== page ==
Stark Lawrence Humphreys died peacefully at his home in West Palm Beach, Florida, on February 22, 2018. He was surrounded by very good friends, who supported him throughout an extended illness.
Stark is survived by family including his sister, Heather Humphreys Ness (Gary) of Columbus, OH, his nieces Cory Humphreys Serrano (Dave) of Needham, MA; Rachel Humphreys Paluska (John) of Mill Valley, CA, and Melanie Humphreys Baker (Todd) of New Castle, NH; and his nephews, Andrew Lawrence Ness (Toni) of Glen Allen, VA; Joshua Humphreys Ness (Cathy) of Ballston Spa, NY; and John Clifford Ness (Nicole) of Brooklyn, NY. In addition, he is survived by grand nieces and nephews (Marisa and Erica, Wes and Pablo, Grace and Ellen, Alexander and Laurel, Sam and Elsie, and Linnea and Jillian) who reveled in his “jois de’ vie” as did a broad group of friends, most especially Pat Johnson of Negaunee, MI; Tony Quist, of Escanaba, MI, and Sue Sorelle of Marquette, MI.
Stark was preceded in death by his parents, Stark Newell Humphreys and June Carpenter Humphreys, and by his brother, Whitten Seaver Humphreys and Whit’s wife, Nancy. In addition, his grandparents, Edna O. Carpenter, and Harry Paul and Grace Stark Humphreys were strong and positive influences in his life.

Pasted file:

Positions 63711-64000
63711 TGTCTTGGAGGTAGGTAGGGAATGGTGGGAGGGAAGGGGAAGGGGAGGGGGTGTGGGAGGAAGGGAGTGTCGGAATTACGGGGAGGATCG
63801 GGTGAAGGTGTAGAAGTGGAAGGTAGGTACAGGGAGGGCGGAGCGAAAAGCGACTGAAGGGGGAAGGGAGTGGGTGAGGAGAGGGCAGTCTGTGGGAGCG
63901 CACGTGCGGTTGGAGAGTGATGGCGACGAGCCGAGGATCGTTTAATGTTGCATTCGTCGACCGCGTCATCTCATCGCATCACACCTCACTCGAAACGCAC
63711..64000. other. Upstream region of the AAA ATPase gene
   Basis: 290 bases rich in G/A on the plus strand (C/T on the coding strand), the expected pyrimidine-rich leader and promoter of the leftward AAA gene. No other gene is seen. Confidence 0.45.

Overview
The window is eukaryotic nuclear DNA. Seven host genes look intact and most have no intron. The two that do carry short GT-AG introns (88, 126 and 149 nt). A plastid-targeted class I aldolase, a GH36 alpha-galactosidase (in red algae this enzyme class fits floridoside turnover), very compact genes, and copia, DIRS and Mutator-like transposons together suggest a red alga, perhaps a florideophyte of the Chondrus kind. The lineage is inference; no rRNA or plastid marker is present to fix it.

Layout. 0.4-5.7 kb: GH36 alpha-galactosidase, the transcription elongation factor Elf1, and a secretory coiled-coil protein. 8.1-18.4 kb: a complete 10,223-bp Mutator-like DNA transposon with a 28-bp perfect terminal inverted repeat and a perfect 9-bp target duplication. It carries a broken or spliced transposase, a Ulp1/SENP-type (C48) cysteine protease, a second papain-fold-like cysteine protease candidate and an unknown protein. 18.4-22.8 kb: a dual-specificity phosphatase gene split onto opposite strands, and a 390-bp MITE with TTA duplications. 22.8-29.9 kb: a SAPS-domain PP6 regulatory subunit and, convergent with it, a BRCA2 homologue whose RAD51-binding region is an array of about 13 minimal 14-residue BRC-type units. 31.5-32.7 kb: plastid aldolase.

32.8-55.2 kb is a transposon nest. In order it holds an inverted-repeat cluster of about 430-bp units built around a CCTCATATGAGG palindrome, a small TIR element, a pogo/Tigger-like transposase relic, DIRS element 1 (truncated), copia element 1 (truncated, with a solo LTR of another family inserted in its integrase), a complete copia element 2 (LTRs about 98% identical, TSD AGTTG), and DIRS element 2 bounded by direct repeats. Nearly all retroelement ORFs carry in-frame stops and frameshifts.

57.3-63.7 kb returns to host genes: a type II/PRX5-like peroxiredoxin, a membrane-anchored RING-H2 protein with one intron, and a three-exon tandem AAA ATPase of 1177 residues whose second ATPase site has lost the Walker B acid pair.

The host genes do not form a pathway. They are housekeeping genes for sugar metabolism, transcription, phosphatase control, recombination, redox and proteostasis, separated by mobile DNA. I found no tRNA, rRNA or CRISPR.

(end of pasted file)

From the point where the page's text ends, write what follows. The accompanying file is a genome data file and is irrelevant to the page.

Stark was born in Chicago on March 21, 1945, and spent his childhood in Naperville, Illinios, where he graduated from Naperville Community High School. Stark, or Larry, as he was known to his family and young friends, attended Iowa Wesleyan College and North Texas State University and served in the U.S. Army. A vagabond at heart, he lived in many places including San Francisco, Louisville, Alaska, Chapel Hill and West Palm Beach. His outgoing nature and curiosity drew him to a variety of pursuits, and each job reflected his enjoyment of others. He had a keen eye for art, design and antiques. Wherever he lived and whatever he did, his times in Michigan’s Upper Peninsula and at the Michigan North Woods Club were a treasured constant in his life.
Stark had a special gift for making others feel comfortable and valued; he liked people, and they liked him. He probably was happiest when traveling, playing and talking with friends and family, and wetting a fishing line.
A memorial service will occur in the summer in his favored Upper Peninsula when the bass are jumping and the loons are calling.
Contributions in Stark’s memory can be made to the MNWC Conservation/Fish Fund (64500 County Road 581, Ishpeming, MI 49849) or to any other charitable organization that reflects an appreciation of his interests.